With the support of Latin America’s social-democratic parties and the State Department’s labor attachés, Romualdi succeeded in convincing many Latin American worker organizations to break from the CTAL, bringing the region’s anticommunist unions together in 1948 with the establishment of the Confederación Interamericana de Trabajadores. Three years later, it was reconstituted as the Organización Regional Inter-Americana de Trabajadores (ORIT) to serve as the ICFTU’s regional arm in the Western Hemisphere. Under Romualdi’s influence, ORIT would battle leftist, Peronist, and Catholic trade unions across the region throughout the 1950s, with the result that the Latin American working class remained fractured.

In the aftermath of the 1959 Cuban Revolution, Meany, like his allies in the US foreign policy establishment, quickly made Latin America his new priority for “containment.” Unfortunately for him, the FTUC had recently been shuttered at the insistence of UAW president Walter Reuther, after Reuther’s CIO merged with the AFL.

Though an anticommunist in his own right, Reuther believed there could be peaceful coexistence between East and West and didn’t wish to escalate tensions with the Soviet Union. Despising Lovestone for his divisive tactics in the UAW years earlier, Reuther wanted the AFL-CIO to conduct its foreign policy through the multilateral ICFTU and not Lovestone’s FTUC. Although the ICFTU was formed at the urging of the AFL, during the 1950s, Meany had become disenchanted with the European unionists who ran it, believing they were not belligerent enough in their anticommunism.

Hoping to refocus labor’s Cold War in Latin America after the Cuban Revolution, but not willing to rely on the ICFTU, Meany wanted a new, unilateral organization in the mold of the now-defunct FTUC. He would get it with the creation of the American Institute for Free Labor Development (AIFLD — usually pronounced “A-field”). AIFLD would become the AFL-CIO’s most significant instrument for waging the global Cold War.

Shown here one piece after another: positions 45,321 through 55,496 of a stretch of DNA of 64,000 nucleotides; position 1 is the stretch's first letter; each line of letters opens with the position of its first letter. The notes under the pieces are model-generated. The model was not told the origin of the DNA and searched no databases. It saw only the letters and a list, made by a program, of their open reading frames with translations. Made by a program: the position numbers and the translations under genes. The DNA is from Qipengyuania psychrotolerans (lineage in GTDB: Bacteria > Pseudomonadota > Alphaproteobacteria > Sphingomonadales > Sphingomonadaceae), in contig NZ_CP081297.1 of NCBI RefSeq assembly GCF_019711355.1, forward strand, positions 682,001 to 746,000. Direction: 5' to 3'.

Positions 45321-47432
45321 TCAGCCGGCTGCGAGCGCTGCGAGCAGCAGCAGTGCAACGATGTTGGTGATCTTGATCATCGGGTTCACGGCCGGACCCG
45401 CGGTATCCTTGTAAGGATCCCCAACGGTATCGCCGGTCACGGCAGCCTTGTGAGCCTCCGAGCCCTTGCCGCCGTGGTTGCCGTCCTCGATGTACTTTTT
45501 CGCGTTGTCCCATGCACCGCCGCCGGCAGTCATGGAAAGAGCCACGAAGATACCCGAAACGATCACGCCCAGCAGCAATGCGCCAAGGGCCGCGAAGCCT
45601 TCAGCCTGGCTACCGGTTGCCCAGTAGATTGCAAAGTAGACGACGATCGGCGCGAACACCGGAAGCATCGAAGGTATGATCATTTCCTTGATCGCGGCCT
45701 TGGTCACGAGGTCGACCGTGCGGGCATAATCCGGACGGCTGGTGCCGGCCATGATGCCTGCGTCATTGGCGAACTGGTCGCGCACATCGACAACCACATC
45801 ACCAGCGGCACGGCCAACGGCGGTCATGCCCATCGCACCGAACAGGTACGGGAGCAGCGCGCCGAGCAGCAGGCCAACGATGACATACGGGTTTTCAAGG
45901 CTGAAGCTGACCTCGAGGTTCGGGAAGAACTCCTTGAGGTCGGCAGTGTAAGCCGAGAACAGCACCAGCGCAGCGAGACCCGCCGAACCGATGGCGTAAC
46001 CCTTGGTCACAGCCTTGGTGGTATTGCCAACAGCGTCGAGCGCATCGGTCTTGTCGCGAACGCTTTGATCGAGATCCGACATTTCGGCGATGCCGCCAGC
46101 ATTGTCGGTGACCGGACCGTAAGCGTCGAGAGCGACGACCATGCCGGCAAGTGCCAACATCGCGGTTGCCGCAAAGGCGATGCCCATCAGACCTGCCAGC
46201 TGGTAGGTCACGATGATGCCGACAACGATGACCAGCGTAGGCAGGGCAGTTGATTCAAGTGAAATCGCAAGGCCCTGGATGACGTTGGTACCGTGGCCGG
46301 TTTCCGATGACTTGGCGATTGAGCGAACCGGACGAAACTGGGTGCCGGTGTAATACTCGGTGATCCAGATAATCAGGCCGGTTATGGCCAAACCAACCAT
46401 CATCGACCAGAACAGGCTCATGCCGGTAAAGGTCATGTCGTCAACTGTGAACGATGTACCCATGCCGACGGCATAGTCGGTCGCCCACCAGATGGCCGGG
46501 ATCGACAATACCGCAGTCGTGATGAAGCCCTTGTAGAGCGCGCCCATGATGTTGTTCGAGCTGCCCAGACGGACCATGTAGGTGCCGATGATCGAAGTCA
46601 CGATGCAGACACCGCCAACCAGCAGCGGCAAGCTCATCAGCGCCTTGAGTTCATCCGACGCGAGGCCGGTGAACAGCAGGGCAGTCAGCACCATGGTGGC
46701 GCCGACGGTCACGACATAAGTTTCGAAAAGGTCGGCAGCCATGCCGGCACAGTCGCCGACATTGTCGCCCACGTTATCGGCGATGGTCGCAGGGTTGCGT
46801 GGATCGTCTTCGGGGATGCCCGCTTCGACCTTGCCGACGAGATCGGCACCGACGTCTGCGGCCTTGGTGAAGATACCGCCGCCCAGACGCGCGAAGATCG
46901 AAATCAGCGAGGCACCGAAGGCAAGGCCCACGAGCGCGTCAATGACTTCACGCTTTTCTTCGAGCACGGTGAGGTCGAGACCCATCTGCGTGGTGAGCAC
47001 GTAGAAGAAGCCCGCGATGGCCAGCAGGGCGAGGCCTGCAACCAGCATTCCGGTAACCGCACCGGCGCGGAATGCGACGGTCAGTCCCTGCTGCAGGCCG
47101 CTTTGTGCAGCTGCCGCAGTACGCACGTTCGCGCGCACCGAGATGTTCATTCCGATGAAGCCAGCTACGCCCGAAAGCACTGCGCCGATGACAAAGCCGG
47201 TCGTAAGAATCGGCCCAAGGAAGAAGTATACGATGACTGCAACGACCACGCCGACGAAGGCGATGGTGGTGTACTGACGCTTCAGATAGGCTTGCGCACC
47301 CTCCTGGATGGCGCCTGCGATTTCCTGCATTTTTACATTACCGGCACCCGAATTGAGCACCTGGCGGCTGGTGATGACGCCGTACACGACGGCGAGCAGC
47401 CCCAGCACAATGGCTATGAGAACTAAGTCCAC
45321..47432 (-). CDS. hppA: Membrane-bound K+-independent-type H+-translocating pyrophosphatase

The idea for AIFLD was first proposed by Communications Workers of America president Joseph Beirne, who held a seat on the AFL-CIO Executive Council. In 1959, Beirne brought sixteen ORIT-affiliated union officials from Latin America to Virginia for a training course on how to be an effective business unionist. Beirne sought to scale up this program and turn it into a permanent organization, persuading Meany to get behind the plan.

Meany then convinced the incoming Kennedy administration that the proposed organization, AIFLD, would serve as the perfect labor auxiliary to the Alliance for Progress — a Marshall Plan-type initiative to provide generous US aid to anticommunist Latin American governments to prevent the outbreak of another Cuba-style revolution. As it had in postwar Europe, US labor would once again willingly assist the US government in carrying out its Cold War objectives.

In 1962, AIFLD went into operation. Almost exclusively funded by the US Agency for International Development (USAID) to the tune of several million dollars per year, the Institute quickly extended its presence into nearly every country in Latin America, coordinating its activities with the US foreign policy apparatus.